A total of 203,500 acres (82,354 ha) was designated as “available lands” for the program, but the sugar companies had lobbied to exclude all areas that were not used for sugar, which included most of the best agricultural land in the Hawaiian Islands. No money was available to develop the second-tier parcels and thus most of the lands were not used.

During the first 70 years after the passage of Hawaiian Homestead Commission Act of 1920, just 3,000 families received lands and many people who were on the original list of applications passed away before receiving land.

Of his political efforts, Prince Kūhiō stated, “The legislation proposed seeks to place the Hawaiian back on the soil, so that the valuable and sturdy traits of that race, peculiarly adapted to the islands, shall be preserved to posterity.”[iv]

Prince Kūhiō’s home was called Pualeilani, which means “Flower from the wreath of heaven.” The home was located across Kalākaua Avenue from Kūhiō Beach Park.

Prince Kūhiō passed away due to heart disease on January 7, 1922 at the age of 50. He was given the last state funeral held for a Hawaiian ali‘i (royalty), and was laid to rest at the Royal Mausoleum in Nu‘uanu, O‘ahu at Mauna‘ala (“Fragrant mountain”[v]).

Prince Kūhiō Park is located near the Prince Kūhiō’s birthplace on Kaua‘i’s southern shore west of Kōloa. The park features a pond and terraced stone walls, Hō‘ai Heiau, and a statue of the prince that was unveiled on June 17, 1928 with about 10,000 people in attendance.

Prince Kūhiō’s life is celebrated with an annual state holiday each year on Prince Kūhiō Day, the prince’s birthday, March 26. Prince Kūhiō Day is traditionally a day of canoe races and other local events, including a ceremony at Prince Kūhiō Park on Kaua‘i.

Kūhiō Beach Park in Waikīkī is also named after Prince Jonah Kūhiō Kalaniana‘ole Pi‘ikoi, whose home fronting the beach was torn down in 1936. (See Kūhiō Beach Park; and Statue of Prince Jonah Kūhiō Kalaniana‘ole in O‘ahu section, Chapter 2; Prince Kūhiō Park/Hō‘ai Heiau in Kaua‘i section, Chapter 2; and Chapter 11: Timeline: 1871, March 26 for Biographical Sketch of Prince Kūhiō.)

[Prince Kūhiō Park / Hō‘ai Heiau, Lāwa‘i Road, ½-mile (.8 km) from Po‘ipū Road (Hwy. 520). Directions: As you near the coast on Po‘ipū Road (Hwy. 520), past Mile Marker 4, the road forks. The left fork leads to Po‘ipū. The right fork, Lāwa‘i Road, leads to Prince Kūhiō Park and Spouting Horn.]

Spouting Horn

The natural rock formation known as the Spouting Horn blowhole is located on Lāwa‘i Road on Kaua‘i’s south side, to the west of Prince Kūhiō Park. Waves smashing into a lava shelf on the shoreline are funneled up through an ancient lava tube, resulting in a geyser effect similar to Old Faithful.

Spouting Horn’s water shoots up to 50 feet (15 m) high, producing a loud noise as the water is compressed into the hole in the rock and then released. Legend has it that the groaning noise comes from a mo‘o (lizard) named Lehu who is trapped within the rock and moans for the loss of his sisters on Ni‘ihau.

[Spouting Horn, Lāwa‘i Beach Road, west of Pō‘ipu.]

National Tropical Botanical Garden—McBryde Garden / Allerton Garden

Chartered by the United States government in 1964, the National Tropical Botanical Garden at Lāwa‘i includes an Herbarium with some 27,000 tropical flora specimens.

The preserve encompasses 186 acres (75 ha), with another 100 acres (40 ha) near the coast. This coastal area is now known as Allerton Garden, and was originally owned by Queen Emma [Emma Na‘ea Rooke; Kalanikaumakeamano; Kaleleonālani] in the 1870s.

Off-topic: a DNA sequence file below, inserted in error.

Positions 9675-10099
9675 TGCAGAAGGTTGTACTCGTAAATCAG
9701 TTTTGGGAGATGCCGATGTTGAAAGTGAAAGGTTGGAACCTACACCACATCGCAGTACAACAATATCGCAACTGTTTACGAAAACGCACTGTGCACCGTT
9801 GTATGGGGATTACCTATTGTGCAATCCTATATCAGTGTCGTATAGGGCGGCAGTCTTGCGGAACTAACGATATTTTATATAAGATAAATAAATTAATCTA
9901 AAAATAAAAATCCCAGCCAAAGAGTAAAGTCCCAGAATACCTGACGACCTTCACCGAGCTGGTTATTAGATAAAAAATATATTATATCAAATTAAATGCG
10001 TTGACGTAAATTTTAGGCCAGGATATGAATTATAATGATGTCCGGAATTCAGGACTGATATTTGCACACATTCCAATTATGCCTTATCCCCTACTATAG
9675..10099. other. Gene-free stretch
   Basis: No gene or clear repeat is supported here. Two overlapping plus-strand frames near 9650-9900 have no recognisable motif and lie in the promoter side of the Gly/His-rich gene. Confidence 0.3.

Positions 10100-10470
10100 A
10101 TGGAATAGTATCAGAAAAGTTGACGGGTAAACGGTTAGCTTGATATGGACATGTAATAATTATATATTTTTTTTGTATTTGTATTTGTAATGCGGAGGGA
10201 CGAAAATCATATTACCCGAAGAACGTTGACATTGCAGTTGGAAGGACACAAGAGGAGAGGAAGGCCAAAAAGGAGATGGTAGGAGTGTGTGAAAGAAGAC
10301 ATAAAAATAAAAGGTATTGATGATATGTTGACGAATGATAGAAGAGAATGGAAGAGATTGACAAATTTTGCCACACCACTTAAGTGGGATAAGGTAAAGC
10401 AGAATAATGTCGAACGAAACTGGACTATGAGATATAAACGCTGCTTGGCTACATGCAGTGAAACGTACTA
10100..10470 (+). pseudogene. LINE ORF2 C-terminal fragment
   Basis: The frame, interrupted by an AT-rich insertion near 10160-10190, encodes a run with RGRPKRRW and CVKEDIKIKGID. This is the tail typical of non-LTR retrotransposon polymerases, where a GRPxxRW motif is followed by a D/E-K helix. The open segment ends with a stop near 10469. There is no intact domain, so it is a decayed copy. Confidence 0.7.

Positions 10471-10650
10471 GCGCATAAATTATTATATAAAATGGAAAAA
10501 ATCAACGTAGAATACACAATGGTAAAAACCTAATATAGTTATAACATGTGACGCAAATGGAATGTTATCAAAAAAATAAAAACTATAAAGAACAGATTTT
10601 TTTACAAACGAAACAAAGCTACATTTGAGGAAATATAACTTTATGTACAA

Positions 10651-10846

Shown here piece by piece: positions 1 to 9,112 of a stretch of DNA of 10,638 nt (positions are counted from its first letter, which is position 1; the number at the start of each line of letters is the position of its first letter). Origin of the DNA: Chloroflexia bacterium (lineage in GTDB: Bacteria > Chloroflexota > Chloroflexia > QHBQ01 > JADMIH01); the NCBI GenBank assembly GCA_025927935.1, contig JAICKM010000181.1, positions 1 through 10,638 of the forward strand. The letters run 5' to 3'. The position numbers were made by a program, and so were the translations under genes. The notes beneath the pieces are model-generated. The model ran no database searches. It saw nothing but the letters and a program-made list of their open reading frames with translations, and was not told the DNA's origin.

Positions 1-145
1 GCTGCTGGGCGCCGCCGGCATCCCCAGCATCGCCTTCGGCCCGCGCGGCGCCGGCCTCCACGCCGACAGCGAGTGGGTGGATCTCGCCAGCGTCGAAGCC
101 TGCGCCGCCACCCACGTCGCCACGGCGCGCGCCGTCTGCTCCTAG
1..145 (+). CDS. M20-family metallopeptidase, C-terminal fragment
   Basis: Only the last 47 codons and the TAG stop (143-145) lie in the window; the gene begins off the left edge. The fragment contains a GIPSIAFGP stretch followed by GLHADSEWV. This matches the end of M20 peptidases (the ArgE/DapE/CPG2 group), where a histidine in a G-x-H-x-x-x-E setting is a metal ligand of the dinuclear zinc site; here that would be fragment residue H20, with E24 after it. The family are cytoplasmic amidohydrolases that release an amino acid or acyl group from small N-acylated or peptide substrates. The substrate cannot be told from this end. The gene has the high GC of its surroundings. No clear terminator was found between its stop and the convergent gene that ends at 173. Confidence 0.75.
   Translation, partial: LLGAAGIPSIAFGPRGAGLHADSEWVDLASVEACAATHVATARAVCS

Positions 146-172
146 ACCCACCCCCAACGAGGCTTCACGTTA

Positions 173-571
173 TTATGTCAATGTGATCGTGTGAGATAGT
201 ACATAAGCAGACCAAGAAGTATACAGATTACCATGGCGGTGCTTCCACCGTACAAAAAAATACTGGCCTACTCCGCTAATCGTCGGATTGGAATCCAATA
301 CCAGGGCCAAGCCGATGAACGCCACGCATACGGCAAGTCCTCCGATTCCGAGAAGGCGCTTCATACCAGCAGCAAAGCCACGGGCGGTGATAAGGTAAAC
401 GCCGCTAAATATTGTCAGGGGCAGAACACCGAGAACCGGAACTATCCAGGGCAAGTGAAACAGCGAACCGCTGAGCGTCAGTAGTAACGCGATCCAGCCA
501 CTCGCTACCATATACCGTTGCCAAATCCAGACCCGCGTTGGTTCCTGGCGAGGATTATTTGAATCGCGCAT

Queen Emma visited the estate in 1870-1871 with an entourage of about 100 retainers and servants. They stayed at the Queen’s 4,200-acre (1,700-ha) Lāwa‘i, Kaua‘i estate, which had been deeded to her by her aunt, Hikoni. The estate encompassed the entire ahupua‘a (natural watershed land division) of Lāwa‘i.

During Queen Emma’s 1870 visit to Kaua‘i, she journeyed up to the highlands forests of Kōke‘e and the Alaka‘i Swamp with her sizable retinue including hula dancers and musicians, venturing as far as the Kilohana Lookout. (See Kōke‘e State Park section.)

In honor of her journey, the Queen renamed her Lāwa‘i estate Mauna Kilohana. Queen Emma’s large frame house had a thatched roof, and was situated on a hill on the Kōloa side of the valley overlooking Lāwa‘i Bay. The estate also included several outbuildings, and stone walls enclosed the entire area.

During Queen Emma’s visit, George Norton Wilcox (son of Wai‘oli missionaries Abner and Lucy Wilcox) and William O. Smith (son of Dr. James Smith, also a missionary) rode on horseback with Queen Emma to an area upland of her estate where they surveyed a water source.

Wilcox and Smith consulted with Queen Emma to plan an irrigation ditch to provide water to the her Lāwa‘i estate.[vi] Two men were hired to construct the ditch about 1 foot (30 cm) deep and wide, and about 2 miles (3.2 km) long.

The ditch to Mauna Kilohana began functioning on March 11, 1871. Once water was available, Queen Emma personally assisted in the planting of numerous Polynesian-introduced species, including kalo (Colocasia esculenta, taro), kī (Cordyline fruticosa, ti), kō (Saccharum officinarum, sugarcane), and pia (Tacca leontopetaloides, Polynesian arrowroot).

Also cultivated on the property were native species such as hala (Pandanus tectorius, screwpine), ‘ōhi‘a lehua (Metrosideros species), and hau (Talipariti tiliaceum). Many non-native species were also planted, including rose apple, bamboo, mango, and bougainvillea.

On April 25, 1871, Queen Emma boarded the steamer Pauahi for O‘ahu. The Lāwa‘i estate, Mauna Kilohana, was later leased by Queen Emma to Duncan McBryde, a Scot, who was also the district court judge.